Today was our earliest morning because today is the day we are leaving Beijing. It’s sad to leave this city because I’ve loved being here and exploring the city, but I’m excited to go to Xi’an (pronounced like she-on). We’re traveling to Xi’an by bullet train, and that on its own is pretty cool. I love trains, and I’ve always wanted to go on a bullet train, so I was excited.
Once we got on the train, I pretty much fell asleep immediately because I hadn’t really slept the night before and what else are you supposed to do on a 6-hour train ride? Once I did wake up, I looked out the window and saw some blue skies for the first time since we’ve come to China. I got really excited and even took a picture because I hadn’t realized how much I would miss seeing blue sky. The air pollution in Xi’an isn’t as bad as it is in Beijing, so we’ll be able to see some blue skies for the time that we are here. We also passed some huge mountain ranges which were beautiful.
After our 6-hour train ride and we got to Xi’an, we drove to our hotel on this super cool bus that was double decker. I was actually able to sit in the very front and look out on the road. In hindsight, this wasn’t the best idea because from this perspective, I was able to notice how scary it is driving in Beijing traffic. Two things I learned: 1) You need to be alert at all times and 2) The bigger guy always wins. Despite being anxious about hitting basically everything, it was pretty cool.
My first impression of Xi’an is different than Beijing. Xi’an is a much smaller city compared to Beijing (because 11 million people is a “small” city), but I felt like Xi’an was denser and more compact than Beijing. There was a more consolidated area of buildings compared to Beijing that was much more spread out. I also liked the fact that I could see the actual sky in Xi’an, and there weren’t pieces of air pollution flying around like there were in Beijing. Not to say I didn’t like Beijing, but my first impression of Xi’an was much more positive than Beijing.
We arrived at the hotel which is again a very bougie and fancy. From there, we immediately left to go visit the Muslim Quarters. The Muslim Quarters is a section of Xi’an that is home to a large percentage of the Muslim population who all sell things on the street. This type of street selling was what I expected the Silk Market to be like in Beijing. It was a lot of people trying to move around one another with sellers yelling at you from the sides to buy their stuff. Cars were even trying to get through huge crowds of people, which did not seem safe at all, but they did it anyway. Bikes were parked randomly in the middle of the street, and there was garbage laying around most places. It was very chaotic, and if someone didn’t like crowds, it would be very easy to be overwhelmed. However, I absolutely loved it. It was so crazy, but everything smelled amazing – the bread was heavenly – and there were so many cool little trinkets you could buy. There were so many colorful signs, and it was just a really unique place that I was disappointed I didn’t get to experience in Beijing, but happy I got to see in Xi’an. One thing that did freak me out was the meat. They were carrying huge amounts of raw meat around on motorbikes to transport it to different shops, and when it was in the shops, it would just be hanging up, not protected from flies or dirt at all. I thought that was a little gross, so I determined I would not be eating any meat from these street vendors. It all smelled good, but that’s just too unsanitary.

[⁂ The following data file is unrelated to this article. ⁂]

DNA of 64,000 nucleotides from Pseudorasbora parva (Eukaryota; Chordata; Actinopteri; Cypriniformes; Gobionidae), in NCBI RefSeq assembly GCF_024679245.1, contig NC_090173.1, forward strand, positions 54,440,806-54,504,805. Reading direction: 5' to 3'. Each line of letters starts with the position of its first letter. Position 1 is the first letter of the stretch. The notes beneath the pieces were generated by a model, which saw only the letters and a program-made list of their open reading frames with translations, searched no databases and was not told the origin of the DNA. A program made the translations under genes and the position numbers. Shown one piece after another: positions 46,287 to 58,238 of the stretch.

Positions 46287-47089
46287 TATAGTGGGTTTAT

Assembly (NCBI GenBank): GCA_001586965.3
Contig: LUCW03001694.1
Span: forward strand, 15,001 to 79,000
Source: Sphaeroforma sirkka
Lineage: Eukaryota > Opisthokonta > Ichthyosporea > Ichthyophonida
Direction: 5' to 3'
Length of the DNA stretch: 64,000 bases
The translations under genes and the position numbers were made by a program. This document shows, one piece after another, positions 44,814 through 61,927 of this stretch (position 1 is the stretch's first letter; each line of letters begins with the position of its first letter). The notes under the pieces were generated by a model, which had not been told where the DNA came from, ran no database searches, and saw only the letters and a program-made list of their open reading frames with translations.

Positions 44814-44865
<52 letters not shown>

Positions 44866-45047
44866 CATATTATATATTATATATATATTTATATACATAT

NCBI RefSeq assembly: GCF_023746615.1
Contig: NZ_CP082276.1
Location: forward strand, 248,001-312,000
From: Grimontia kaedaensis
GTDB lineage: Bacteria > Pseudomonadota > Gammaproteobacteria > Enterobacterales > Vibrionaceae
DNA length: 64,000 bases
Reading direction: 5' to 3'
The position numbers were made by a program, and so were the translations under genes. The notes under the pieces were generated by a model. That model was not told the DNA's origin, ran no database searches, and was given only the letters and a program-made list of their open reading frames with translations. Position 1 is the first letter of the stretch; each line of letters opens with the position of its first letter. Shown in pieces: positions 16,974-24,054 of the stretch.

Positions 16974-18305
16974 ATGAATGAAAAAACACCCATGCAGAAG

The Muslim Quarters were huge, and we walked probably about half a mile before we got to the Drum Tower. This Drum Tower was used to signal to citizens important dates and events that were happening in the year such as the beginning of spring or the waking of insects (ew). Before we climbed up the Drum Tower, we got dinner first at a 1300-year-old dumpling restaurant. These dumplings were terrific and amazing and delicious and fantastic and so many more adjectives. Some of them were shaped like their filling, like the fish dumplings were shaped like little fish, the pork dumplings were shaped like little pigs, and so on. It was very artistic and scrumptious. They were able to master dumplings very well over the course of 1300 years.
After dinner, we were able to actually climb up the Drum Tower, and it was a great view. We could see the Bell Tower just a little further away. The Bell Tower was rung every two hours from 7am – 7pm to tell the people what time it was. The inside of the Drum Tower was just as beautiful as the inside. The beams were painted green and blue, sort of similar to some of the other designs on beams that we have seen in the Foreign City and the Temple of Heaven in Beijing. They also had some older artifacts inside, but I couldn’t really understand their significance because the captions were in Mandarin. Either way, it was still cool to see.
To get back to our hotel, we had to walk through the Muslim Quarters again. It was all the same except it was getting dark at this point, so all the signs we passed on the way here were lit up and the street looked beautiful. I’m really glad we were able to walk back later because it was a totally different perspective.
Once at the hotel, it was time to relax, so I played some ping pong, learned a new card game, and fell asleep. All these days are so long that I never have any trouble sleeping. It’s so great.